[00:06:54] 062 - Note To Self - Peeps Sure Do Love Let and Const

[00:06:54] Tim: Note to self. Sure. To love there. Let and const love. Ben

[00:07:09] Carol: let's have it. Come on

[00:07:11] Ben: Yeah, I am just VAR for life, baby.

[00:07:14] 065 - TDD In the Trenches with Scott Stroz - Getting Into TDD

[00:07:14] Adam: okay. So Scott, who are you and why do we have you on our podcast?

[00:07:18] Scott: My name is Scott Stroh's. I am a developer. I have dropped the language adjective from that particular title because I don't want to pigeonhole myself. and I think when you've done things, as long as I have, no matter what language you have, you actually pick up skills that you can use in any language.

[00:07:35] Scott: And it actually becomes easier to learn new languages as you go. currently I work for Booz Allen Hamilton, and I wanted to talk about a situation we had on a project that I'm on, where relying on unit tests actually saved us from missing a deadline.

[00:07:50] Ben: intriguing.

[00:07:51] Tim: So TDD and the.

[00:07:53] Ben: So this is science fiction. Okay. Hit it.

[00:07:57] Tim: Ben thinks this is fanfic. So let's,

[00:07:59] Scott: Well, hold on to be fair, Ben, there is a time I would've agreed with you, but this actually, it really did. It really did save us from missing a deadline that had already been pushed several times.

[00:08:10] Tim: before we get into the store here, talk to us about, so, on the Discord channel folks are just constantly haranguing been are actually, trying to get me in and add them to like, get Ben to like, buy into

[00:08:20] Tim: TDD. You are one who was kind of, I wouldn't say against it, but didn't really see the value of

[00:08:27] Tim: it.

[00:08:27] Tim: Didn't do it. And now you do it. Give us that journey before you give us the story.

[00:08:32] Scott: really comes down to the fact that I used to be. I been, I used to be like, he was like, oh, I've got a problem to solve. Let me just start writing code.

[00:08:38] Scott: I can just, you know,let me just solve that writing code. and tests were kind of like an afterthought. And honestly, I'm going to be honest.

[00:08:44] Scott: I still do slip into that every once in awhile where I'm like, I want to see if my idea is going to work before I test it. And then by the time I'm done, I'm like, oh, look, it works. Oh Now I've got another mic tests.


[00:08:57] Scott: and it just, for me, it's been situational on this particular project that I'm on. I've been on this project for three years and I have been a huge proponent of writing tests. We use test box for the ColdFusion code on the backend, and we use Jasmine for the, the front end tests. And there's been quite a few times where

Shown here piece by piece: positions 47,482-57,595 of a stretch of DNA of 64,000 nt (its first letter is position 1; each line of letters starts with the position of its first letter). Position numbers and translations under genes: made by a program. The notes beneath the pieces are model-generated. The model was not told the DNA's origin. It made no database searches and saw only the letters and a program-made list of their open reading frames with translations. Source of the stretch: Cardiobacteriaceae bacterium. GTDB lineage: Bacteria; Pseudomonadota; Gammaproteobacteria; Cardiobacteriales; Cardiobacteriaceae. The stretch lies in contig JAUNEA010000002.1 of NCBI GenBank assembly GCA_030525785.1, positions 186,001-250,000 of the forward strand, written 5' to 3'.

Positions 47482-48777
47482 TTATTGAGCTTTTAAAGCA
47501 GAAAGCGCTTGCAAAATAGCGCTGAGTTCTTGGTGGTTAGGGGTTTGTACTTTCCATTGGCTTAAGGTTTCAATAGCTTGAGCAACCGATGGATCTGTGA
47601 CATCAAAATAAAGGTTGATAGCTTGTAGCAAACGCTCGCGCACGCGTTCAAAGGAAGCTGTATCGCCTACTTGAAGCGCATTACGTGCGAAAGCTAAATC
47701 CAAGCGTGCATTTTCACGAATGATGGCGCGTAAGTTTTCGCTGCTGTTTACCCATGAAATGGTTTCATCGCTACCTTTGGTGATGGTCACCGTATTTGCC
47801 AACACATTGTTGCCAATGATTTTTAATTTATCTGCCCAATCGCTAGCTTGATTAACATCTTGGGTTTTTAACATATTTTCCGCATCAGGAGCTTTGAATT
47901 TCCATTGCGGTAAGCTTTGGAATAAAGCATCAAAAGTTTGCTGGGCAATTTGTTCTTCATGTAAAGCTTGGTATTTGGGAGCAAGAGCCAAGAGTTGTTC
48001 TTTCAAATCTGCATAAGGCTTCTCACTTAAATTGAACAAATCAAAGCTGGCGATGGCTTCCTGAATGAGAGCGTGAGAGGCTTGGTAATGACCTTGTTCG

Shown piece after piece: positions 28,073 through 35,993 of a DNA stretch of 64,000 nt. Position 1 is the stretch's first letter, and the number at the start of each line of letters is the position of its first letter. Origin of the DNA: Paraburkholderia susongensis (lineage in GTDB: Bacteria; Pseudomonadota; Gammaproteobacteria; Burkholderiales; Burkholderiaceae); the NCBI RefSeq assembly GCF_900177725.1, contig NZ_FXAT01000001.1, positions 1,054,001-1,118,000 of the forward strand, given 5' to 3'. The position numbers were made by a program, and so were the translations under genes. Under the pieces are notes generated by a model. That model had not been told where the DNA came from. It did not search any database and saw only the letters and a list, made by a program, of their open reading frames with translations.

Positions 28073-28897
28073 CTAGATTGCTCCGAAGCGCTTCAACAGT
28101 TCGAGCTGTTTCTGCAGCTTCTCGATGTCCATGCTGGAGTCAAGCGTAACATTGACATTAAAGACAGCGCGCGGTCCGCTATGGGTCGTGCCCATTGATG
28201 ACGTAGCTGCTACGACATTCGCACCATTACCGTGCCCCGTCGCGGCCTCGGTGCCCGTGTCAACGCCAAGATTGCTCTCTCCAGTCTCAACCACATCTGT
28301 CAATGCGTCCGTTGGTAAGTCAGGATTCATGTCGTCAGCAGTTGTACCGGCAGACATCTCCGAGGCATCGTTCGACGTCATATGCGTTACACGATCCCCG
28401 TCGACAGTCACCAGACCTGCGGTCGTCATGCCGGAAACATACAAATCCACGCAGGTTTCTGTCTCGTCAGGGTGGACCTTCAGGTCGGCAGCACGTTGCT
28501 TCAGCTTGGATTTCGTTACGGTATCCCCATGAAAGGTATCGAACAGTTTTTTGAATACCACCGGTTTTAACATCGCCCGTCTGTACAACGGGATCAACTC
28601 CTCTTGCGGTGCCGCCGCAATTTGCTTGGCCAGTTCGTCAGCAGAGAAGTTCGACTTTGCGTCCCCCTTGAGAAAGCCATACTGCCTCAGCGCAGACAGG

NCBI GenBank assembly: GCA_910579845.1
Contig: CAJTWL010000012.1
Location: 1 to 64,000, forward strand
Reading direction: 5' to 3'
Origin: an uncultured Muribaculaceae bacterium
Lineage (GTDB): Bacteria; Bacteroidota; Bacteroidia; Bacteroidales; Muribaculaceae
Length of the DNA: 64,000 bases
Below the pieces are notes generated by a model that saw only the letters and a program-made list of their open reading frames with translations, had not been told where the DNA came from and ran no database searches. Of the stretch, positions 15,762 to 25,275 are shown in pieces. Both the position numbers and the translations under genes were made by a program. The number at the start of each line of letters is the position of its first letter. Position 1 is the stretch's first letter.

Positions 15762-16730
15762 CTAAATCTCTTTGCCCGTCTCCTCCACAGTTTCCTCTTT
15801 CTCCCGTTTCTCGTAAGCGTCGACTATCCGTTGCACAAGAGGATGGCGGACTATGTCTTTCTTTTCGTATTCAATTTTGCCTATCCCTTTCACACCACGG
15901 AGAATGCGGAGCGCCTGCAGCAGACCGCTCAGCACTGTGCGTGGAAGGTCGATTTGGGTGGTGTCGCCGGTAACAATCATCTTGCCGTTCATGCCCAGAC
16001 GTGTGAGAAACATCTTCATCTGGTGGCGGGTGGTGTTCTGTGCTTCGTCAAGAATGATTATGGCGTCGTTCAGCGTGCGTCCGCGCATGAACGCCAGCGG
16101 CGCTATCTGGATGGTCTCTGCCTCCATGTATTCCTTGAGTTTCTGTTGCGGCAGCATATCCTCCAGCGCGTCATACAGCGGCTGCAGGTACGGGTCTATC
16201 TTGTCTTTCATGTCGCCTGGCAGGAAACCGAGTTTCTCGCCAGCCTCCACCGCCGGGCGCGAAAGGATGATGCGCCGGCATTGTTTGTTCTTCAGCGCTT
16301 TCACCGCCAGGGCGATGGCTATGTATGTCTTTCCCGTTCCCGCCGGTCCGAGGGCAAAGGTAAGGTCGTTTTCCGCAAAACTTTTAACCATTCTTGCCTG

[00:09:15] Scott: I'm a maniac. Every time I create a new branch, like off of our, like our, we have a dev branch where everything goes, we create feature branches off that every time I branch off of Devin do a feature branch. The first thing I do is I run all the tasks for the module on. And if any of them fail, then people get emails. and doing that has actually saved us. And it's gotten to the point where like, when I first started, I was like, yeah. Okay. I get the idea tests. That's great. But I've actually kind of become the person where I'm like, you gotta write the tests, you gotta make sure they work. And the one thing I realized on my particular team, and actually this is probably in a lot of different cases.

[00:09:52] Scott: Sometimes people don't know what to test or how to write the test to make sure that the code is doing what they expect it to do. And that, that last one is really hard. It's really hard to figure out, all right, I need to make sure that this is actually testing what you know, that the code is actually doing what I want it to do.

[00:10:13] Scott: And then you got to figure out how you're going to write the test for it because not only do you need to, in my mind, I'm thinking in every situation you need two tests, minimum, you need good test and a bed. So, and if you have an if statement now you need at least, or I should say for every like logical condition or something like that, you need a test.